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Thu, 02 Jul 2009

Strings and Buffers


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Subtitled "The Zen of not messing up your strings".

Handling non-ASCII strings in Perl 5 is a real pain, because there are no real separate types for binary data and text strings. Mostly the operation provides a context of either binary or string processing, but function like length don't, so the answer is dependent on internal representations about wich the programmer should never care.

In the Perl 6 language design we decided not to repeat that mistake. Since Strings are objects like everything else, it's easy to invent new types. So in essence we have two types relevant for our discussion, Str and Buf.

Str

A Str is notionally a sequence of characters, or a text string. There's no character encoding attached to it, and while it is surely stored in a specific encoding scheme internally, it's nothing that programmer cares about.

A Str co-exists on two (at least) two levels, on codepoint and grapheme level. A codepoint is everything that the Unicode consortium has assigned a number and a name, like U+0065 LATIN SMALL LETTER E or U+0300 COMBINING GRAVE ACCENT. A grapheme is either a codepoint or a sequence of codepoints that are visually represented together, for example the two codepoints mentioned before would be printed as a single grapheme .

The default level is grapheme, because that's closest to how humans usually think of characters and text. Specific operations can override the default abstraction level, or it can be adjusted by pragmas like use codes;.

Buf

Of course you can also handle binary data in Perl 6. Such data is stored in objects of type Buf. Notionally a Buf is a list of integers of a fixed size. It has subtypes for common sizes buf8 is a sequence of unsigned bytes, buf16 and buf32 store unsigned 16 and 23 bit integers.

When you communicate with anything outside of Perl 6, you'll need Buf objects for that, because files and terminals only understand byte streams, not character streams.

There are also a different kind of Bufs which enforce a specific encoding, for example utf8 can only hold byte sequences which can be interpreted as UTF-8. They are not strictly necessary, but provide a nice, convenient interface for some operations.

Conversion

Conversion between Str and Buf is called encoding, the other way round is called decoding. For example "møøse" is a Str, and "møøse".encode('Latin-1') returns a Buf, more specifically a buf8.

On the other hand if you read some bytes from a socket and want to treat the result as a text string, you decode it: my $str = $buf.decode('UTF-16LE').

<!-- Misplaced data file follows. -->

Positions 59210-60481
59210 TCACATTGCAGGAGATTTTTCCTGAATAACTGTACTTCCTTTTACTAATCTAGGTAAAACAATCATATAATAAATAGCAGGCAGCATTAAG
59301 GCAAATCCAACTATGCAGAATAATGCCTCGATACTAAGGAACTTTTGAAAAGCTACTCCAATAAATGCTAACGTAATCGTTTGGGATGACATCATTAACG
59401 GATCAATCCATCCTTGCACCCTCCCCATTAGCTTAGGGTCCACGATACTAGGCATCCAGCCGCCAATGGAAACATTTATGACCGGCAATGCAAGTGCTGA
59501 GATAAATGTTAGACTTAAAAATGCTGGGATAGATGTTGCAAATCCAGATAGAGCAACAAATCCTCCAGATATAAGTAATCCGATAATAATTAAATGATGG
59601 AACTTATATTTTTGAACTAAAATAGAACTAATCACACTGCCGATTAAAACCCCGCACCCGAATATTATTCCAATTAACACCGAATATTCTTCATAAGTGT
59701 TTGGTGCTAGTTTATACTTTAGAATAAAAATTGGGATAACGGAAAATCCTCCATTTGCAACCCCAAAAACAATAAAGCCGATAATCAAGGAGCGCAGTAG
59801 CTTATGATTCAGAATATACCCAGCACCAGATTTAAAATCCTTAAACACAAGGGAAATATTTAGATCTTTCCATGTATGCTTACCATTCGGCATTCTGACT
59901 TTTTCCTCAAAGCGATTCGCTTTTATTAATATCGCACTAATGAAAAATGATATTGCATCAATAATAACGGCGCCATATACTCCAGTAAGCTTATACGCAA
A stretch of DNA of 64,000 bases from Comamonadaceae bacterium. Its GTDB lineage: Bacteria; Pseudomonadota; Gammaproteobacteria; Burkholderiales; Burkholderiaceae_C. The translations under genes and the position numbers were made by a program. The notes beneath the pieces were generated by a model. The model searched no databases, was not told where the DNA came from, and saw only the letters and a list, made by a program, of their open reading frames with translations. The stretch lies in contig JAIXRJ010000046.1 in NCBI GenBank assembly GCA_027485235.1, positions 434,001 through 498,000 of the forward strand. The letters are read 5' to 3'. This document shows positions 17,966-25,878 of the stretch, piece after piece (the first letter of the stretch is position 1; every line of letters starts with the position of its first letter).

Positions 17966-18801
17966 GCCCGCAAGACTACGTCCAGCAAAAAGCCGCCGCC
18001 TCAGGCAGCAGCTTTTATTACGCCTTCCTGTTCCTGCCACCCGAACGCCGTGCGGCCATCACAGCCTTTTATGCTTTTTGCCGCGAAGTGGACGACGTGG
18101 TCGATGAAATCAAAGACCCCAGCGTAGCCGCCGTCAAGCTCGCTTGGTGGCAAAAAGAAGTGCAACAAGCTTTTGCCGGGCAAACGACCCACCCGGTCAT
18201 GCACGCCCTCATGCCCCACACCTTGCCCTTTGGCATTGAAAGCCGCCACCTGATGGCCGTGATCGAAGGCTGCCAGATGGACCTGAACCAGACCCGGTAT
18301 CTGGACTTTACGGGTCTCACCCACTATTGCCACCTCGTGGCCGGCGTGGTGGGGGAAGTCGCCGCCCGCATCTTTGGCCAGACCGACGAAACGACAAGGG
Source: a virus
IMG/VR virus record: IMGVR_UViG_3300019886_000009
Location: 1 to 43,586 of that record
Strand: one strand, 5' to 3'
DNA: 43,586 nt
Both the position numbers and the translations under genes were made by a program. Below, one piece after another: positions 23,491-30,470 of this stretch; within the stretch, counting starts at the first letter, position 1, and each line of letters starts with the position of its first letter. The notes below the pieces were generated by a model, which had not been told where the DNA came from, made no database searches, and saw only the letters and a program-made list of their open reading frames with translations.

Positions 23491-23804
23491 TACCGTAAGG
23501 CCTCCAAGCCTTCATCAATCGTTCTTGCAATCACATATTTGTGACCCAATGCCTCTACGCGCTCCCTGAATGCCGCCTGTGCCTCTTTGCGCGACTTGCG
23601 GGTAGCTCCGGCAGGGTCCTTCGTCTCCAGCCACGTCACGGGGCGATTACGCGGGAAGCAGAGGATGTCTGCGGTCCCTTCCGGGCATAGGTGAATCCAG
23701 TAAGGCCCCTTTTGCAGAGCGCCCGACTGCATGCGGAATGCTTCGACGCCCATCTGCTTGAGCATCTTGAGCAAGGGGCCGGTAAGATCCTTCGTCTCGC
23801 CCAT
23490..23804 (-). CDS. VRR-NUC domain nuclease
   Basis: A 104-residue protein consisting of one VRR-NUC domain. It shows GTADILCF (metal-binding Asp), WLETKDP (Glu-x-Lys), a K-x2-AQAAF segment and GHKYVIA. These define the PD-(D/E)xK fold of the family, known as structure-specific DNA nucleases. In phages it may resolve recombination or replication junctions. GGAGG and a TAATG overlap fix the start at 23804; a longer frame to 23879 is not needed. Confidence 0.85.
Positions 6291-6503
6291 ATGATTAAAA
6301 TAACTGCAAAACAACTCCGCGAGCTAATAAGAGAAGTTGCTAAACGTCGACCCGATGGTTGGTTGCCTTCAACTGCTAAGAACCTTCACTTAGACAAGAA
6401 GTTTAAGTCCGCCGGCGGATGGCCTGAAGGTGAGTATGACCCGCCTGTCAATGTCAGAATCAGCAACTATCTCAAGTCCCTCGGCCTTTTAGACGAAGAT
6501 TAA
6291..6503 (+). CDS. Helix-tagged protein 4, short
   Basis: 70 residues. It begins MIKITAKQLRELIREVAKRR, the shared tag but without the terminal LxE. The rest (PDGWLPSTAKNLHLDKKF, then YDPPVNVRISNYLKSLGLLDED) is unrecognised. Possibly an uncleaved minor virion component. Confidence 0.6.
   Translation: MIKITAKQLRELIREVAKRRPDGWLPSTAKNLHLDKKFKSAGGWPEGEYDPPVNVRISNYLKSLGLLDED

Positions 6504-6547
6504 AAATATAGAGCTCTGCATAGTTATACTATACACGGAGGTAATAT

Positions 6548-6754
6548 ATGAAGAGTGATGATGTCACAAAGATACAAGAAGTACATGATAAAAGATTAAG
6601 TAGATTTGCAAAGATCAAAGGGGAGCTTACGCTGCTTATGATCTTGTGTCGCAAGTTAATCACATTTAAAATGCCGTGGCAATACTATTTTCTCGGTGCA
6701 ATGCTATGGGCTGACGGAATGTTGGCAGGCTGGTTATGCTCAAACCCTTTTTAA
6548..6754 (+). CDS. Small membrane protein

Mixing a Str and Buf that doesn't know about its own encoding in an operation like concatenation or comparison throws an exception, because those are the conditions where most Perl 5 programs mess up strings beyond all repair.

IO

If you read the above, maybe you think that printing a Str to standard output is an error because the string doesn't know its encoding, so it can't represented as a byte stream. That's only half the truth; the output handle can also have knowledge about its own encoding.

When you open a file, you can either specify that it's opened as a binary file, or you specify an encoding. In the former case reading from the handle returns Bufs, in the latter Strs.

For the sake of convenience a pseudo encoding called Unicode exists. (Yes, we know that Unicode defines a character repertoire, not a character encoding). If there's a byte order mark (short BOM) at the start of the stream, it is used to determine the encoding. If not, a very simple autodetection is used: If the file is obviously UTF-16LE, UTF-16BE or UTF-32 (detectable by the position of the zero bytes when encoding ASCII characters) then the detected encoding is used, otherwise as a fallback UTF-8 is used. This autodetection scheme is the default.

Conclusions

We learned from the experience that cramming too many different semantics into a single data type is harmful. So now byte streams and text streams have different data types, and a clean interface for converting back and forth.

The specification is not set in stone so far, and no compiler implements the Buf type yet, but it is already planned for Rakudo.

Since this is an important topic to me I will continue to nag the implementors and language designers about it, and write tests to ensure a solid implementation.

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